The James Webb Space Telescope (JWST) is an on axis three mirror anastigmat telescope with a primary mirror, a
secondary mirror, and a tertiary mirror. The JWST mirrors are constructed from lightweight beryllium substrates and the
primary mirror consists of 18 hexagonal mirror segments each approximately 1.5 meters point to point. Ball Aerospace
and Technologies Corporation leads the mirror manufacturing team and the team utilizes facilities at six locations across
the United States. The fabrication process for each individual mirror assembly takes approximately six years due to
limitations dealing with the number of segments and manufacturing & test facilities. The primary mirror Engineering
Development Unit (EDU) recently completed the manufacturing process with the final cryogenic performance test of the
mirror segment assembly. The 18 flight primary mirrors segments, the secondary mirror, and the tertiary mirror are all
advanced in the mirror production process with many segments through the final polishing process, coating process, final
assembly, vibration testing, and final acceptance testing. Presented here is a status of the progress through the
manufacturing process for all of the flight mirrors.
The paper will describe the new technologies utilizing aluminum beryllium (AlBeMet®) for optical systems. Focusing
on advances in gimbal / structures through the use of electron beam welding. The paper will also discuss the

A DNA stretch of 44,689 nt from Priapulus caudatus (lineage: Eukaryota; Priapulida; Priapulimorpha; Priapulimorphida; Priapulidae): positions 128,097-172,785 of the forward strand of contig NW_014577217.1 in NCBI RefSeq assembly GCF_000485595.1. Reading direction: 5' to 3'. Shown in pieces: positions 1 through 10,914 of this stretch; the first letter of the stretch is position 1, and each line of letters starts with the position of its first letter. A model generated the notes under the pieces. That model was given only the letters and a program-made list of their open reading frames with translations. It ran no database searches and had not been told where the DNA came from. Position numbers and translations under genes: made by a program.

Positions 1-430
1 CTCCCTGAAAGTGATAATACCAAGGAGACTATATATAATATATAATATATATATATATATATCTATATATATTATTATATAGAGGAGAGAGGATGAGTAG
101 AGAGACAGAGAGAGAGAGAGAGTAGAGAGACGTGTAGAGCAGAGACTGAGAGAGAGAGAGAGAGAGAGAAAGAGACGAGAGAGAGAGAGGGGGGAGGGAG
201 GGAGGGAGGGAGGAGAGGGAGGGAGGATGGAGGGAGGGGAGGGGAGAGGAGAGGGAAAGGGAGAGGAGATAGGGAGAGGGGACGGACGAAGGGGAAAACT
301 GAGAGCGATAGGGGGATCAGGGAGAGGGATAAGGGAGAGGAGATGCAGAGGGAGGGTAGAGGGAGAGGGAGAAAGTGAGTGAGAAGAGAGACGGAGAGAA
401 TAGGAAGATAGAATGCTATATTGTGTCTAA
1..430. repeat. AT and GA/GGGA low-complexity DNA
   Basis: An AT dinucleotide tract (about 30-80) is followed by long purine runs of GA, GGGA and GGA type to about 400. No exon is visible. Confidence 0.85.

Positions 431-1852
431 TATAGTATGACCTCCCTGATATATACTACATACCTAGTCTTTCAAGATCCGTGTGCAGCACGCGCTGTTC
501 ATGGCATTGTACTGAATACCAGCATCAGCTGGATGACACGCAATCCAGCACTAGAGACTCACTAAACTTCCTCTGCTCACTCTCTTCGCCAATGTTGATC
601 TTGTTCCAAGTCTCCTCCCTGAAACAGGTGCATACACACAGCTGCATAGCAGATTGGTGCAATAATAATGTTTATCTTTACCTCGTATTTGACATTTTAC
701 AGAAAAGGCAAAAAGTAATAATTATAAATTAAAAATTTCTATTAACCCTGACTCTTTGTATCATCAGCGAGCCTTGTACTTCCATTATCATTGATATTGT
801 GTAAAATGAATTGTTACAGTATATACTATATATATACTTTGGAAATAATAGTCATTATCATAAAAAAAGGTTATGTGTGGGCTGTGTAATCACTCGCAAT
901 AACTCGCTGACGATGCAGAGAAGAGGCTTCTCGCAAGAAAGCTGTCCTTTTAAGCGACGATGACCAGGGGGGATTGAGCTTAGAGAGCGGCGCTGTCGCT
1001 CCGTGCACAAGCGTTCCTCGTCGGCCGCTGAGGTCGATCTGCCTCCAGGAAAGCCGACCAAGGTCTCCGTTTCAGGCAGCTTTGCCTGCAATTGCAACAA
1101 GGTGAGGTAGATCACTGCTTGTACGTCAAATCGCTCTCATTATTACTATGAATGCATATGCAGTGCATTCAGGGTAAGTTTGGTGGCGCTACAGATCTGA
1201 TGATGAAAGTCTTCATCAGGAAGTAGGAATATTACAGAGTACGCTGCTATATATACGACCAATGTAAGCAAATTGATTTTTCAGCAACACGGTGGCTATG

characterization of material as an optical substrate, at room temperature and at cryogenic temperatures.
A new grade of beryllium, O-30, has been chosen for the primary, secondary, and tertiary cryogenic optics for the James Webb Space Telescope (JWST) program. This paper will describe the characterization of O-30 beryllium for this cryogenic space telescope, including cryogenic material properties. It will also show the cryogenic performance data that resulted in the selection of the O-30 beryllium for the JWST primary mirror, as compared to the other material candidate ULE. The paper will also describe the consolidation process of this 1.315-meter hexagon segment to produce a highly isotropic mirror segment. In addition, this paper will describe a technology effort called near net shape (NNS), to significantly reduce the cost of beryllium substrates for future cryogenic telescopes like SPICA, SAFIR, and GMST.
The use and manufacturing of AlBeMet 162 material as an optical substrate for head mirrors, night vision systems and fire control optics is discussed. The paper discusses the validation AlBeMet 162's thermal stability over the military environmental temperature range of -40F to +140F. The paper will discuss the manufacturing processing to yield dimensional stable optics in AlBeMet material. It will also discuss the results of interferometric testing on 150 mm diameter flats produced by 3 separate optical fabrication companies. Demonstrating the ability of the process and material to produce optical mirrors over temperature with thermal distortions of less than 0.25 wavelengths P-V. The paper will show interfermetrically that AlBeMet and nickel have an excellent coefficient of thermal expansion match over the temperature range of interest, so that there is no bi-metallic issue or distortion due to the electroless nickel. The paper will also discuss the continuing characterization program with the initial results from testing a light weighted substrates with a spherical surface.